The hidden ‘tax’ you’re paying for brand loyalty

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One of us has a partner – let’s call him Colin (because that’s his real name). Recently, his energy retailer wrote to him to tell him he could save money on his bill. And who wouldn’t want to save money given the recent price increases? So, he rang back. But the call centre operator couldn’t tell Colin what a better offer would be, and directed him to the retailer’s website. He couldn’t work it out there either. He gave up.

This kind of experience is all too common. Trying to keep a lid on your household’s key costs – think utilities, insurance, banking and telcos – can be extremely challenging. Many of us simply don’t know if we’re getting a good deal or not.

Loyal customers often pay a big price for sticking with their service provider.Credit: Dionne Gain

The data shows that we’re not – some people might even say we’re being ripped off. Recent figures from the Australian Competition and Consumer Commission (ACCC), based on the energy bills from more than 5 million households, found that nearly half are paying equal to, or more than the safety net price – some substantially. The safety net price, which is not a competitive price but is meant to protect us from unreasonably high prices, clearly is not working.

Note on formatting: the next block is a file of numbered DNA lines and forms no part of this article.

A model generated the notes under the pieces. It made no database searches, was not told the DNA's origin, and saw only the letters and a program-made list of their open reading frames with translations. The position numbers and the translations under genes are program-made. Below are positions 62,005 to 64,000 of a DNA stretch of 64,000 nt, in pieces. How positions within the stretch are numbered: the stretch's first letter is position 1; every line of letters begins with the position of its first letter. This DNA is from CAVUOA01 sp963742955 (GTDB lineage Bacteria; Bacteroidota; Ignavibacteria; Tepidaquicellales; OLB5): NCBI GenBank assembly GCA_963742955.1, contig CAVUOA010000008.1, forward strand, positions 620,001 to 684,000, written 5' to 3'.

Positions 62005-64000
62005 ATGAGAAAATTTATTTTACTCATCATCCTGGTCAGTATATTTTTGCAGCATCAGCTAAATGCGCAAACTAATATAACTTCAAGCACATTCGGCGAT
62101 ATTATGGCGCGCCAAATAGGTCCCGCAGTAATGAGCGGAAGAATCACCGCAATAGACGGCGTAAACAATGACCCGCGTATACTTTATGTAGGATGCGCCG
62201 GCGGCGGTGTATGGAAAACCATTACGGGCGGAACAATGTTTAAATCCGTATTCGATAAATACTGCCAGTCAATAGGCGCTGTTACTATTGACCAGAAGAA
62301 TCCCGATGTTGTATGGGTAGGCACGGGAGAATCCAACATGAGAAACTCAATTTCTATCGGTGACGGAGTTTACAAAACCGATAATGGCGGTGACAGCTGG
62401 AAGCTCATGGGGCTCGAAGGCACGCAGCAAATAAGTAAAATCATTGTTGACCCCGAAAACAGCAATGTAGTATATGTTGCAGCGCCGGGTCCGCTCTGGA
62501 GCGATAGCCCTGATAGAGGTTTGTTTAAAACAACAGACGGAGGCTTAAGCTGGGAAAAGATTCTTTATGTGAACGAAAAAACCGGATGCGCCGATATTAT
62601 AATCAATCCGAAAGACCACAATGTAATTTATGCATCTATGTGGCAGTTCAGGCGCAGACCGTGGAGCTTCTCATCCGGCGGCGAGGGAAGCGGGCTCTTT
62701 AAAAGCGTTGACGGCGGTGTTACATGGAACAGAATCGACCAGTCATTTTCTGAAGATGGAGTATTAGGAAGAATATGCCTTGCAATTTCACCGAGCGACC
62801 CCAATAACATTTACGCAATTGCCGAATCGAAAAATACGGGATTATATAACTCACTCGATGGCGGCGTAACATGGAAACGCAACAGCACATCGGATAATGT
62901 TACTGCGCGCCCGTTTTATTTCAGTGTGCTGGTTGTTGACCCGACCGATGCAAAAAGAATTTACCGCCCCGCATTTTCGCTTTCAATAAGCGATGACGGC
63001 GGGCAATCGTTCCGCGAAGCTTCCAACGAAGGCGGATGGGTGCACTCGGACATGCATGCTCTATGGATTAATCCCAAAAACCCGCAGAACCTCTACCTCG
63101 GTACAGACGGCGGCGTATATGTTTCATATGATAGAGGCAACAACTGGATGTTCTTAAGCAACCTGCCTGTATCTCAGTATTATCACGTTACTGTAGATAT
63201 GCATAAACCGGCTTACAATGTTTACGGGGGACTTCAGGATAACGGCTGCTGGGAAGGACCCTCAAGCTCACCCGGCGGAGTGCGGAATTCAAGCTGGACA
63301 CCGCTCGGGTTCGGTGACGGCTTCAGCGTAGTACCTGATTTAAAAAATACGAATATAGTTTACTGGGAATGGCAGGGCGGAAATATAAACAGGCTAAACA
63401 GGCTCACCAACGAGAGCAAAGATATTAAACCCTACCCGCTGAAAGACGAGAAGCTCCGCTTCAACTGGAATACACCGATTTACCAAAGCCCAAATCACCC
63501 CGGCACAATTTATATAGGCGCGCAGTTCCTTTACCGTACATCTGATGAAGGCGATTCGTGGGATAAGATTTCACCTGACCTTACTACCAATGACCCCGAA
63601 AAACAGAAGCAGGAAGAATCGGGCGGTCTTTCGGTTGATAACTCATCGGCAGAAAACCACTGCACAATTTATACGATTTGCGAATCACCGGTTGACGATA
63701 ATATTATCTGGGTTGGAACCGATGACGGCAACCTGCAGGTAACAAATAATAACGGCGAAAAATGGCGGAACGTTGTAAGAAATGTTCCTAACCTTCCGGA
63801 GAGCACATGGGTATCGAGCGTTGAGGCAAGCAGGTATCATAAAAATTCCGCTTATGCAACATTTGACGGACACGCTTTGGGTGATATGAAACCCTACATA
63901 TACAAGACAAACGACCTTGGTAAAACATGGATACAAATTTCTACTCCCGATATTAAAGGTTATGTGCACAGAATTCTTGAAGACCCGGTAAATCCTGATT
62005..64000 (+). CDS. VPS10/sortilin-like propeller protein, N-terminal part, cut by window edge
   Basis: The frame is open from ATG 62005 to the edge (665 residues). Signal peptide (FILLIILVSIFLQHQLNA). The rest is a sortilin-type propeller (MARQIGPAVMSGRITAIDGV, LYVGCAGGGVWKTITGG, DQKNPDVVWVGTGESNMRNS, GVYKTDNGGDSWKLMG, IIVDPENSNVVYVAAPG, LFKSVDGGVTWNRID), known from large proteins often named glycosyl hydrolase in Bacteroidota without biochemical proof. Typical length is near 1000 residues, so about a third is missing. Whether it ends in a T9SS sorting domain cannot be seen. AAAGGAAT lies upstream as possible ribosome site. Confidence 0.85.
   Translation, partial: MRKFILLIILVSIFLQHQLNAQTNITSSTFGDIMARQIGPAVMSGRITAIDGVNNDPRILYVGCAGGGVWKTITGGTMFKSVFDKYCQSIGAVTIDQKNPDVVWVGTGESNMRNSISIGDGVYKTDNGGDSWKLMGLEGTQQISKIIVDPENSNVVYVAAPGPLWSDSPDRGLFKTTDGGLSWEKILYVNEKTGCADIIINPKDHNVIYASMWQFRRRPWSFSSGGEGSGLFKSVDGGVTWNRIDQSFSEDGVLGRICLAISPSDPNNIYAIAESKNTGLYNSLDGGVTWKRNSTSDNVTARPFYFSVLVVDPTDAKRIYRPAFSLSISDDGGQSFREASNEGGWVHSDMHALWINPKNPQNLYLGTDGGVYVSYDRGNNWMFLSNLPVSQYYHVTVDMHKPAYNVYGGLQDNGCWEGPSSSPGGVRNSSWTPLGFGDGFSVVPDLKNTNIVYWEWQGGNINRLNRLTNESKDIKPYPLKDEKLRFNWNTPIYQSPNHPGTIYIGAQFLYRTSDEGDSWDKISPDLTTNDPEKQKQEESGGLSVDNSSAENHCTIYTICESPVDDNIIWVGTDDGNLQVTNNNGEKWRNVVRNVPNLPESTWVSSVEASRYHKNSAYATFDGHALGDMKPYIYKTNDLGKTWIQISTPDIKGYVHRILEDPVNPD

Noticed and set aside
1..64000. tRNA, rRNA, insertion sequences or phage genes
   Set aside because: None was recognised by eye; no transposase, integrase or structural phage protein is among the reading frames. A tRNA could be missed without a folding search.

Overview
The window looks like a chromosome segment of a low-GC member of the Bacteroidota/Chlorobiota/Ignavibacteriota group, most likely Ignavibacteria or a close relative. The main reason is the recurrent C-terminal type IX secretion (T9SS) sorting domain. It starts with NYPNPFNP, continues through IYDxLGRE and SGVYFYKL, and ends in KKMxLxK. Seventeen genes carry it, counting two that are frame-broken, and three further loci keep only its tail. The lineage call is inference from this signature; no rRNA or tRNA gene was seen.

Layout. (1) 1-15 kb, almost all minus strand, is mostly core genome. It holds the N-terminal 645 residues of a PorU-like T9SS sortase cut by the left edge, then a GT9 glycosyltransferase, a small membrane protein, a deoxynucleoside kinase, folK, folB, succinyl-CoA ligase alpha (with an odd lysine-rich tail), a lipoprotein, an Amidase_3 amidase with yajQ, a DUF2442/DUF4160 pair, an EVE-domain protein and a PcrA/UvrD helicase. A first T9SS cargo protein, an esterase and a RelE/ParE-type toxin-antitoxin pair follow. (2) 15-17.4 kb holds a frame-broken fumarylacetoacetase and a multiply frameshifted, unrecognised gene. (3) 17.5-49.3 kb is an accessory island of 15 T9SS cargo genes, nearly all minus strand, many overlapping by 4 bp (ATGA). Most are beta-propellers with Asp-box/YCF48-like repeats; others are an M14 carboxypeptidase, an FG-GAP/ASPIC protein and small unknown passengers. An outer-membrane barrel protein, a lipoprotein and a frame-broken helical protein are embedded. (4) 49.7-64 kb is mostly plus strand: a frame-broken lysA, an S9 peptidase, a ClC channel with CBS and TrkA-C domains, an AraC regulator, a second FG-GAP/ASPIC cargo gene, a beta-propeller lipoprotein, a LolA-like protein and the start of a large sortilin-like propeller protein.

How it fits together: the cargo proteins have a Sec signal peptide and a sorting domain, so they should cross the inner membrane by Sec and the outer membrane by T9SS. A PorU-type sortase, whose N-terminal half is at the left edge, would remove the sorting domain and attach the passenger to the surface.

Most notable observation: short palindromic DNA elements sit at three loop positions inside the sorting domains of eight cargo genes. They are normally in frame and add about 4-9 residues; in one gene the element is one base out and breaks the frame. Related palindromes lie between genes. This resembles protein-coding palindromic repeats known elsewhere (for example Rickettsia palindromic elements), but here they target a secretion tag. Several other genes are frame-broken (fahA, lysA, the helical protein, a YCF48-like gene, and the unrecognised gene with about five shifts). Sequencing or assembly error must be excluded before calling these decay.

Across these essential services, a common tactic is to offer a cheap introductory price, and to increase that over time. It’s become known as a loyalty penalty or tax. It works because all of these products can be complex and prices difficult to compare. Shopping around, as Colin found, is confusing and time-consuming. Instead, many of us trust these (mainly) big businesses to do the right thing. But they don’t. And that means the loyalty penalty is costing Australians billions of dollars.

In energy, if we want a truly competitive market it isn’t enough to tell people about better offers or send them to price comparison websites. As a minimum, people doing it tough and in retailer hardship programs need to be defaulted to the best offer. It’s also unreasonable for people to be paying higher than the safety net price – this should be a price cap.

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In insurance, Australia should follow Britain’s lead and ban loyalty taxes, also known as “price walking”. The regulator there now requires that renewal quotes cannot be more expensive than those offered to new customers. There is no recent data estimating the size of the loyalty penalty in insurance, but it’s probably large: research in 2018 from the NSW insurance monitor found that renewing customers on average paid premiums that were 25 per cent higher than new customers.

For those of us trying to save money, accounts offering bonus interest rates look attractive. But complex terms and conditions mean that most people, in most months, actually don’t receive any bonus interest at all. It also seems standard practice for banks to offer better rates to new savers but leave existing customers on less competitive rates.

Similarly, in home lending, there is a continued gap between the interest rates offered to new customers compared to existing customers. One recent analysis showed there is an average difference of 1.99 per cent between “front book” and “back book” rates and fees, meaning loyal customers are being charged thousands of dollars a year more on an average loan.

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